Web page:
Countless people and blogs have discussed the evolving role of HR. Opinions have ranged from the HR function driving business forward to acting as some kind of rule enforcement body. With our experience in the human resources field, we have been witness to several kinds of HR partnerships. The most common ones include:
Tactical HR partnership
This kind of partnership solely focuses the HR role on following company rules and regulations; HR serves as a kind of compliance police. In this kind of partnership, the HR department is tasked with conducting audits, performing appraisals and ensuring payroll is updated. While these are important for companies, restricting HR to simply a transactional partnership will not benefit the company in the long term.
Strategic HR partnership
With greater awareness of role of people as assets, more companies are looking at developing a business partner relationship with HR. However, this kind of partnership is relatively new and often HR professionals may not have enough exposure or simply may not be interested in business details. The HR department may not have the maturity to simultaneously incorporate HR initiatives into the business and also pay attention to smaller details that could also impact the company’s bottom line.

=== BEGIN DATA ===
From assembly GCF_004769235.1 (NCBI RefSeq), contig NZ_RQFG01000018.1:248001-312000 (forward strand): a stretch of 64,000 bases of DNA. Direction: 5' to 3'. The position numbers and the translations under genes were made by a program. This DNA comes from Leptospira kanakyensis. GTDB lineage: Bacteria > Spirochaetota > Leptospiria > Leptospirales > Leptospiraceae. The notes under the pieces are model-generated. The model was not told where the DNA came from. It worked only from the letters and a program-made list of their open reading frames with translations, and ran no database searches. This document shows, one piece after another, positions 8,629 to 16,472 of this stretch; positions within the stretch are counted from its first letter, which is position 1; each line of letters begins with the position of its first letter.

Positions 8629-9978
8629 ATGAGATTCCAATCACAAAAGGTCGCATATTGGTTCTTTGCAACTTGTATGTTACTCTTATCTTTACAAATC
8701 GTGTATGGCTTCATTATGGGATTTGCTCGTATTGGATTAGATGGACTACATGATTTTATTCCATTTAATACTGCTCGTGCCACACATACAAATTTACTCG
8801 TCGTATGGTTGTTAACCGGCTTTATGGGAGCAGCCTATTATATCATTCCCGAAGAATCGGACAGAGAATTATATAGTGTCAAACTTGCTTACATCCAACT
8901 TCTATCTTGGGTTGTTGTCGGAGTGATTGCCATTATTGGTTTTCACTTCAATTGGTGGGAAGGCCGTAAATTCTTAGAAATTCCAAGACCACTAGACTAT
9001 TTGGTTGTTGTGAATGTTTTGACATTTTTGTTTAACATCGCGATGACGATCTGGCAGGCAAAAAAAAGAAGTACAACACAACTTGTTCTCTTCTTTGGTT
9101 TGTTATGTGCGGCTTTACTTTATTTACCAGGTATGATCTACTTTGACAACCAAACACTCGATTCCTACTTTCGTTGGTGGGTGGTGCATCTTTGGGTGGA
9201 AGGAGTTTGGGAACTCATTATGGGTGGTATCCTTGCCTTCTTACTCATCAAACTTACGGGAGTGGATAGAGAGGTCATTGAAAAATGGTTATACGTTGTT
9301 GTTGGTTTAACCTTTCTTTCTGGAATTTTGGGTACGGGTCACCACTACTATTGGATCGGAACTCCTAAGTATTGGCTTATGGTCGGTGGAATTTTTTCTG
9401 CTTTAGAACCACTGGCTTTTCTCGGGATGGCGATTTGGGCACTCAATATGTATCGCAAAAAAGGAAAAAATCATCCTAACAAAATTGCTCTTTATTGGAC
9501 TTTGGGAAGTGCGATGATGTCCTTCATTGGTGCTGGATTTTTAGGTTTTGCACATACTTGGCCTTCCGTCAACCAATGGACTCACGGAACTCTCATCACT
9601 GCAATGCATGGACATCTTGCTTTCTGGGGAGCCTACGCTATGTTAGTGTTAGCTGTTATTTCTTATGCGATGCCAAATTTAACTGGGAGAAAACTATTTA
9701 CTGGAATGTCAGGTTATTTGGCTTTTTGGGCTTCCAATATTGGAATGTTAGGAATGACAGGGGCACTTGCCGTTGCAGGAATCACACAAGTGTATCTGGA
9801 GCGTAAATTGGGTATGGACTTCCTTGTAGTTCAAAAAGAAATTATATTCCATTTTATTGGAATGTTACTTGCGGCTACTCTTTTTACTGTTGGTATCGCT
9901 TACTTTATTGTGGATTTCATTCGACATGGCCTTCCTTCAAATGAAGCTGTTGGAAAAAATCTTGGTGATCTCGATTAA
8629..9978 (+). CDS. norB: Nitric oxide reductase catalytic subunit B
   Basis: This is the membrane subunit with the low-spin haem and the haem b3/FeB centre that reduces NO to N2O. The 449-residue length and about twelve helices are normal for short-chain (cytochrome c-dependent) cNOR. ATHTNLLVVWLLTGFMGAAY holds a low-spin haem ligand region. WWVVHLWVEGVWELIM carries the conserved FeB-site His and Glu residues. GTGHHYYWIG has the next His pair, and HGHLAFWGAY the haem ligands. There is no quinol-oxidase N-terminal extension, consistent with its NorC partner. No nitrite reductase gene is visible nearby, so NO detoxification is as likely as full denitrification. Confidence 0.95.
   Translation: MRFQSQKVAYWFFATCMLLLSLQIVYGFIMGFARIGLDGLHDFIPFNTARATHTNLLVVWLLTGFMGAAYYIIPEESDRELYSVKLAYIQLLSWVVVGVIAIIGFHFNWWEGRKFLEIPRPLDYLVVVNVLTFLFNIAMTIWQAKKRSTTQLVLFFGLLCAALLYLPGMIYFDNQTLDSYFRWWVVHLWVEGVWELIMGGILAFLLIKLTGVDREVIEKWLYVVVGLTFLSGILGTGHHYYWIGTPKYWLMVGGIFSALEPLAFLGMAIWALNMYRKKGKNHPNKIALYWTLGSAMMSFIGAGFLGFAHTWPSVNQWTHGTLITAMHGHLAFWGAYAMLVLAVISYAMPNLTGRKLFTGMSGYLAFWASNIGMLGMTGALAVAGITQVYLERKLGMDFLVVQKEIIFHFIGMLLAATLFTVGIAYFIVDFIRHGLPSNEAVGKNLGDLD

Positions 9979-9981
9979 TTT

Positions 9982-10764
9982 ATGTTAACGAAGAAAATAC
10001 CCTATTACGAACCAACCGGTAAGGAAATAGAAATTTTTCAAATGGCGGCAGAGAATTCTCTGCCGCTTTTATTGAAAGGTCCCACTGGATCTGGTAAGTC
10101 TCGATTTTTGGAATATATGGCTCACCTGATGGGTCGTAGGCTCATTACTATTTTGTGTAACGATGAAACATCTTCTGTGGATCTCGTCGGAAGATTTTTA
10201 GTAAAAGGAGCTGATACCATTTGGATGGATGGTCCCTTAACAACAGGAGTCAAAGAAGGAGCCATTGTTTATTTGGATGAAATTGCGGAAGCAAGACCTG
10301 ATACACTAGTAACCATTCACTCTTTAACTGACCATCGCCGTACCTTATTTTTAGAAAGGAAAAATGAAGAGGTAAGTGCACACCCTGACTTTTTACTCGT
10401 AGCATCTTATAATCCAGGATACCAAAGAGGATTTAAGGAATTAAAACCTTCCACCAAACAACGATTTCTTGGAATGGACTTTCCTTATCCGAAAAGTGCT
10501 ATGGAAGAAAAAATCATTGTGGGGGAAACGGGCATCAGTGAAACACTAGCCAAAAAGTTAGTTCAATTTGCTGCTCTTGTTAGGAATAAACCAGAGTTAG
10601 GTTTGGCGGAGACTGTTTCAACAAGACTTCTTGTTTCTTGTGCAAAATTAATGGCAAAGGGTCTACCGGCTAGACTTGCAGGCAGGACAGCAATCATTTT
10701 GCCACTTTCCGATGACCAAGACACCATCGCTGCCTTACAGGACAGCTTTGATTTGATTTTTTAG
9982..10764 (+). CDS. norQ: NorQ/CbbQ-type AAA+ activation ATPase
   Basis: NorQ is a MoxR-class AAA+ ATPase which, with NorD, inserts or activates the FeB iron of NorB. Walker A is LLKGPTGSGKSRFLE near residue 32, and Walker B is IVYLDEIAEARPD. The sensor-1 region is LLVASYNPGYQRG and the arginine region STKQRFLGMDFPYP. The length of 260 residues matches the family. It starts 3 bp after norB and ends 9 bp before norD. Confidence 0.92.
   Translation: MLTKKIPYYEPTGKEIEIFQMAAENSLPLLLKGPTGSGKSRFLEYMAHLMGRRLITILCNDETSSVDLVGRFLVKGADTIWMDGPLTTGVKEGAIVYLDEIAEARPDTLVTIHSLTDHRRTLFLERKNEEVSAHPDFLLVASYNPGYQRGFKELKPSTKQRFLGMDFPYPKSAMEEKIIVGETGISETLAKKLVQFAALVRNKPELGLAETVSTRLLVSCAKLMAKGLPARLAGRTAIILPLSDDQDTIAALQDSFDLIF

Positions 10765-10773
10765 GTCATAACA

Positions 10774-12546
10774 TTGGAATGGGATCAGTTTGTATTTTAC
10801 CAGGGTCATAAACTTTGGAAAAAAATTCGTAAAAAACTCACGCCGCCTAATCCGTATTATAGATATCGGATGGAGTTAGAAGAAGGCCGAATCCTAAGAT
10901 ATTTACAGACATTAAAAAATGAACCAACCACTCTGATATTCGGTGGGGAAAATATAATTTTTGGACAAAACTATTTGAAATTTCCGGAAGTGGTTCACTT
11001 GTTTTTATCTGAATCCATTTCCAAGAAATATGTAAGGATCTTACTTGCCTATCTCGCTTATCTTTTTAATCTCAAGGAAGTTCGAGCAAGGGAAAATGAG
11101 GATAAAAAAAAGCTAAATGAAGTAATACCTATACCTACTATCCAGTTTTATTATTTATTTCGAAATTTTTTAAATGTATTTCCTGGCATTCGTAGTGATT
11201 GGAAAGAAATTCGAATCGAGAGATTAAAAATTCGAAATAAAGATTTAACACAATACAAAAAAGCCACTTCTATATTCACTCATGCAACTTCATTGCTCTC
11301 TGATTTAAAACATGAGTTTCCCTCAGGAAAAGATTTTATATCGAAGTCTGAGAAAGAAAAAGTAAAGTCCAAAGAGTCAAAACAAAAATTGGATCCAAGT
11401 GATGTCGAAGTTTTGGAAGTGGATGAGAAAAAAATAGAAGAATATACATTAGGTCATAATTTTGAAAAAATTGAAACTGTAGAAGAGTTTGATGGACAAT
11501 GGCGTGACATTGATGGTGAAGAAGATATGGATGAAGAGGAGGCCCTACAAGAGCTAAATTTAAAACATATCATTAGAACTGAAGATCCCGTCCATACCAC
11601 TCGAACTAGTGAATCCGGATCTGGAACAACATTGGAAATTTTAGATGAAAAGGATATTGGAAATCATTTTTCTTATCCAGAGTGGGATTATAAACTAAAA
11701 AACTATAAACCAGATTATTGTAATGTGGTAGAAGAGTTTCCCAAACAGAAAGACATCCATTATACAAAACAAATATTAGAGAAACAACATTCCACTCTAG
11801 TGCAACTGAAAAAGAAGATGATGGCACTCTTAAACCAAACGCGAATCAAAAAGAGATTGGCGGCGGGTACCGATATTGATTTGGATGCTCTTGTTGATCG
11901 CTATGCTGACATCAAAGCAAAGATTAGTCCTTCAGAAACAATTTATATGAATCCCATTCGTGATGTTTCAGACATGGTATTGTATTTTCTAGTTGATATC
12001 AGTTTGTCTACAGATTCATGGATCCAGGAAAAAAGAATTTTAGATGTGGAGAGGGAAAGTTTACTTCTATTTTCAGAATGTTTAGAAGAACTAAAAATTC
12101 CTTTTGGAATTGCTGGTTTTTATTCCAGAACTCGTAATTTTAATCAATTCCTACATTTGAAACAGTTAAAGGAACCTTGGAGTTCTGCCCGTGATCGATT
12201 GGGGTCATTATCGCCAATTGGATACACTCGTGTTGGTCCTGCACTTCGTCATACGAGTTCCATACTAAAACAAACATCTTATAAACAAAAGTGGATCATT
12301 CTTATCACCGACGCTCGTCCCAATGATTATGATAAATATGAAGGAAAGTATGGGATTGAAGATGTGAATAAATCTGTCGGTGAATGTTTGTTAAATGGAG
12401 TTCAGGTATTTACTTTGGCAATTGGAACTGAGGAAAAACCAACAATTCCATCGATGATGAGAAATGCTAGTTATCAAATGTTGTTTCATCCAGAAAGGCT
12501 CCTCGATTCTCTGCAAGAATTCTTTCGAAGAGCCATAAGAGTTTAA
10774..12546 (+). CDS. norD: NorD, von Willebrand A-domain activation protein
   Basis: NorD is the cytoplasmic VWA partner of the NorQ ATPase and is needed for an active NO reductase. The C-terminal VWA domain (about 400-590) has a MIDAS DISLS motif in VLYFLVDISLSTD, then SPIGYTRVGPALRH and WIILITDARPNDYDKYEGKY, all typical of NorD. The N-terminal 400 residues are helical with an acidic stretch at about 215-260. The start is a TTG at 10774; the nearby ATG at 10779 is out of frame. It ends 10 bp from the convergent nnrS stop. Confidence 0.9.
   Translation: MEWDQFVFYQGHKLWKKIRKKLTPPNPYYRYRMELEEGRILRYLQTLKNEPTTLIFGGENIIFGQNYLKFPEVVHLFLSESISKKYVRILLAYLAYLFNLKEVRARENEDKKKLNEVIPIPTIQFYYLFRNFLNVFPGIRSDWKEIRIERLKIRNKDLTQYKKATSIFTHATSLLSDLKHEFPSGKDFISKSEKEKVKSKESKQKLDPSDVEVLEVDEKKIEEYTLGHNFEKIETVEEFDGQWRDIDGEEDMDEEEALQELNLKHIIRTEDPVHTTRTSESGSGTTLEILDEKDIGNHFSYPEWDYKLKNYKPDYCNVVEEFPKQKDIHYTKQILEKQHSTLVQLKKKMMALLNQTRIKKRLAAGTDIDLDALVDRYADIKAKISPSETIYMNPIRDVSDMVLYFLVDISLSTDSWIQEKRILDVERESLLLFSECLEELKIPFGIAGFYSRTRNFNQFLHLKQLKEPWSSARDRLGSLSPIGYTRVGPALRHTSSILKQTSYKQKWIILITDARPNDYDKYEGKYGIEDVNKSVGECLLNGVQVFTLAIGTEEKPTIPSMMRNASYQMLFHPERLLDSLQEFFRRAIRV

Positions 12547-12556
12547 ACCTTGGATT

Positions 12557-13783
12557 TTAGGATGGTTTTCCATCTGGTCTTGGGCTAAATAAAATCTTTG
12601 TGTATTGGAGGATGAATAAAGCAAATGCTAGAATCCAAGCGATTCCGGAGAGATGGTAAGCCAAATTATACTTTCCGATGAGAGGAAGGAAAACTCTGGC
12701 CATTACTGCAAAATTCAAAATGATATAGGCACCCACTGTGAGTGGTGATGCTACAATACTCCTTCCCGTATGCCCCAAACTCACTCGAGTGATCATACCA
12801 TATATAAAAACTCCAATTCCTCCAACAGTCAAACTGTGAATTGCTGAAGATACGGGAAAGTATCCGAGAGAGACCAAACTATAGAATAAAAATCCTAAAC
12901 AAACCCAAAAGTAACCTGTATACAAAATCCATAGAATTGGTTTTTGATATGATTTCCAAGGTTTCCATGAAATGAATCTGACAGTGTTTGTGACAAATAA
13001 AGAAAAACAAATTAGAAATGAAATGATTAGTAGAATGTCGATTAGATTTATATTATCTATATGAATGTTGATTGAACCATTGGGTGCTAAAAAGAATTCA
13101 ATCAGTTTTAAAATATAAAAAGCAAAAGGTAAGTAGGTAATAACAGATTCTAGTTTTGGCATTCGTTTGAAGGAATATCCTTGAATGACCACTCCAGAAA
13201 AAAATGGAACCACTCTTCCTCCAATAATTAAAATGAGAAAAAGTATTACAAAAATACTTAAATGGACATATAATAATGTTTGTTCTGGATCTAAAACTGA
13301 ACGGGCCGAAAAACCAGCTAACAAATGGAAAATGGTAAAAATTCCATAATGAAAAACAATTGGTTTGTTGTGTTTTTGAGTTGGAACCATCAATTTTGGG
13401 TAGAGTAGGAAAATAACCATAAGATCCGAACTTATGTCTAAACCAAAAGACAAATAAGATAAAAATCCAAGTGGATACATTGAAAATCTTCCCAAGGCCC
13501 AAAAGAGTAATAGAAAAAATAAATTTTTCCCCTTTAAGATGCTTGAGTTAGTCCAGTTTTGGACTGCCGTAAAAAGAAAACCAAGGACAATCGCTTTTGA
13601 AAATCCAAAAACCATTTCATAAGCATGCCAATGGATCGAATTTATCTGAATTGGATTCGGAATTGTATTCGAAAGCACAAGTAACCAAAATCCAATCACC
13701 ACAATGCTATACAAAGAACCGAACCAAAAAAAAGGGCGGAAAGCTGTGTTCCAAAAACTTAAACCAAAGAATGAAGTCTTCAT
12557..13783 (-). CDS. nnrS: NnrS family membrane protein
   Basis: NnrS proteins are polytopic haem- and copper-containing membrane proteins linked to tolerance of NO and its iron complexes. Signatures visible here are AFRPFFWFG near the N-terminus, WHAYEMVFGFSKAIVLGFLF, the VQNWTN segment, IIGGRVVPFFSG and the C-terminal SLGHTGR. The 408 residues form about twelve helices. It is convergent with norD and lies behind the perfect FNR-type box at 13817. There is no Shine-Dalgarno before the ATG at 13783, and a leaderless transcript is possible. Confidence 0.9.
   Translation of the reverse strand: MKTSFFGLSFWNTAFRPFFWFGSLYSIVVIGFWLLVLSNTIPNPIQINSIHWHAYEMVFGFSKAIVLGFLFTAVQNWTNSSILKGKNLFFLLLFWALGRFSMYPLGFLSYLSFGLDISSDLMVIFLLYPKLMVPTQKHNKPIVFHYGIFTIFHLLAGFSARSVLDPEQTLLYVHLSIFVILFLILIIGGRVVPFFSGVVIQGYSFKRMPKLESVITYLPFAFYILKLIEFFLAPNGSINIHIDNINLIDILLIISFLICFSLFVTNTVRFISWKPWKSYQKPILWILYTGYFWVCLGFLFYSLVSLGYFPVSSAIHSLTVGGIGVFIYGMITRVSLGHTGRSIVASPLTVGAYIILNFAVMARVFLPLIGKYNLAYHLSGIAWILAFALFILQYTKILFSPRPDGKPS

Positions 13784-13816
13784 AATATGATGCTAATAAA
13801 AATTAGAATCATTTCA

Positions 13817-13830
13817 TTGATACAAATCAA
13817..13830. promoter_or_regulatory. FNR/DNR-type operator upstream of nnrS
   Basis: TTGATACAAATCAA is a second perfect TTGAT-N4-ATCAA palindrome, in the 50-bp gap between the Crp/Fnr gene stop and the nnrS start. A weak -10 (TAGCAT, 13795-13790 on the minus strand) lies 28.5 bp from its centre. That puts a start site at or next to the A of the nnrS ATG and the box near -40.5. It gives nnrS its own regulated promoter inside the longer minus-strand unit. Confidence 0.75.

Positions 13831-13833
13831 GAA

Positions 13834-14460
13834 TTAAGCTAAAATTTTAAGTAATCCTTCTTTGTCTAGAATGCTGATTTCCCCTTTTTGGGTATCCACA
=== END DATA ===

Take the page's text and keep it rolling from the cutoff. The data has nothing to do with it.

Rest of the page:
People-driver HR partnership
While it is accepted that engaging employees successfully helps drive business, this does not fall solely under the purview of HR. Usually issues for which employees are referred to HR can mostly be solved by their manager. However, it has become accepted practice to think of HR as an engine that motivates employees and resolves people issues. In fact, HR should empower employees to solve problem themselves and only step in when the situation warrants.
If your HR department only works in one of these three capacities, then you are missing out on the complete effect HR can have in your company. We recommend that HR should encompass multiple facets to go from a tactical enforcer to a business partner and benefit your company’s bottom line. HR should stretch itself to align its agenda with company goals to increase business, engage employees and resolve issues to develop a sustainable, interactive workplace.